If you’re one foot out, and this typically happens when we’re being ‘trialled’ for a very short period of time, and we are easy scapegoats, it can feel like being on the defensive constantly, and that’s not fun for either of us. It impacts creative decision-making, slows approvals down, becomes a box ticking exercise and ultimately rarely ends well.
If you and your company are especially corporate and formal in the way you do business, agencies like mine might not be for you. Which is why I’ve always found that we work best with fast-paced on and offline consumer brands, and punchy entrepreneurs.
Communication styles also need to match up, and be spoken about up top, preferably in the pitching process.
Prefer Slack? Emails? WhatsApp? Want as-it-happens updates, daily digests, weekly calls, monthly meetings or quarterly all-hands get-togethers? Iron that all out early doors.
Pro tip: Read agency social media accounts. Look at their employees’ accounts. Read case studies (we’ve plenty), and again, ask to speak to current and former clients.
6. Location, location, location
Finally, location matters.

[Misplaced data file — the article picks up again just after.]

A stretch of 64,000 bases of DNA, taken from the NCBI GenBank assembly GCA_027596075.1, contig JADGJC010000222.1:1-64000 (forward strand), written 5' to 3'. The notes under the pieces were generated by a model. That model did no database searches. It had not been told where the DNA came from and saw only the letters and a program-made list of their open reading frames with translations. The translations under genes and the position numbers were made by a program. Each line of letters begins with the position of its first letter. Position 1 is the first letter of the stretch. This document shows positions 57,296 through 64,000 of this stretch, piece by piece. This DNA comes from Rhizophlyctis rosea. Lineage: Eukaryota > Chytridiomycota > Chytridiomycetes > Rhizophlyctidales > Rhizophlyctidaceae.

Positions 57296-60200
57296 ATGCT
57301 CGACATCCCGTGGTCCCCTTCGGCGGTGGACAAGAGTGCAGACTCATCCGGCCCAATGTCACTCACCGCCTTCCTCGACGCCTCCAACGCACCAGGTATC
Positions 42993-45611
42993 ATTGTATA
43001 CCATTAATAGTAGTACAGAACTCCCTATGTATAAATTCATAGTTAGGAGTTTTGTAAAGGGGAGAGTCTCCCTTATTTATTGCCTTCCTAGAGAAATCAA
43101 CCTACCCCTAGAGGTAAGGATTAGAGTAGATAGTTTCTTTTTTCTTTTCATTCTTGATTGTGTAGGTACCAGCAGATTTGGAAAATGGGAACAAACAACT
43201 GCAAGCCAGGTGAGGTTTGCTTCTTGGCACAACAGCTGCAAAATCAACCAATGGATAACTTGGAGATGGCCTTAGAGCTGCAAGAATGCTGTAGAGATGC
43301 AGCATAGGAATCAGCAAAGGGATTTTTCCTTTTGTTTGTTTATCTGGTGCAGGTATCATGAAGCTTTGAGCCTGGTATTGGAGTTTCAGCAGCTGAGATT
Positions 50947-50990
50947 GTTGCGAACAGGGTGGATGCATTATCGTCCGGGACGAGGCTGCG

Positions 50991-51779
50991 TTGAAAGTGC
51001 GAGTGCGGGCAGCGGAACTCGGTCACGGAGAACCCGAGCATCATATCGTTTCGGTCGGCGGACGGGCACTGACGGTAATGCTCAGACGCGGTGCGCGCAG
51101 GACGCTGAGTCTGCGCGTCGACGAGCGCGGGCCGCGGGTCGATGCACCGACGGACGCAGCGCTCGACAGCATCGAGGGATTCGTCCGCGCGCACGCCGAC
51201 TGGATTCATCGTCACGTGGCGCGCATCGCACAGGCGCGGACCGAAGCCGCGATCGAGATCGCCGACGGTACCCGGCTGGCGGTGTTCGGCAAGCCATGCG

Not as much as it once did, granted, but if you’re, say, an Australian brand looking to launch your range of products in Germany, we, as a UK-based PR agency, and at the risk of again putting potential clients off, probably aren’t the agency for you.
If you have a regionally specific need and want a campaign targeting a particular group of people, location can matter.
If you want monthly in-person meetings, location matters. I’d probably avoid appointing an agency in a vastly different time zone.
However, it can matter less when it comes to agency capabilities and your goals.
For instance, at one point, and at the height of digital PR client link-hungriness, I’d say 40% of our clients were US-based. But, that’s because they wanted us to earn them high authority, relevant links, and where we are in the world doesn’t really matter when it comes to link building through editorial results.
If those same clients wanted us on the ground manning a big creative stunt, we’d probably point them in another direction or partner with somebody there.
Pro tip: Only you’ll know if location is really going to be a blocker.
This certainly isn’t an exhaustive list, but hopefully a starter for ten.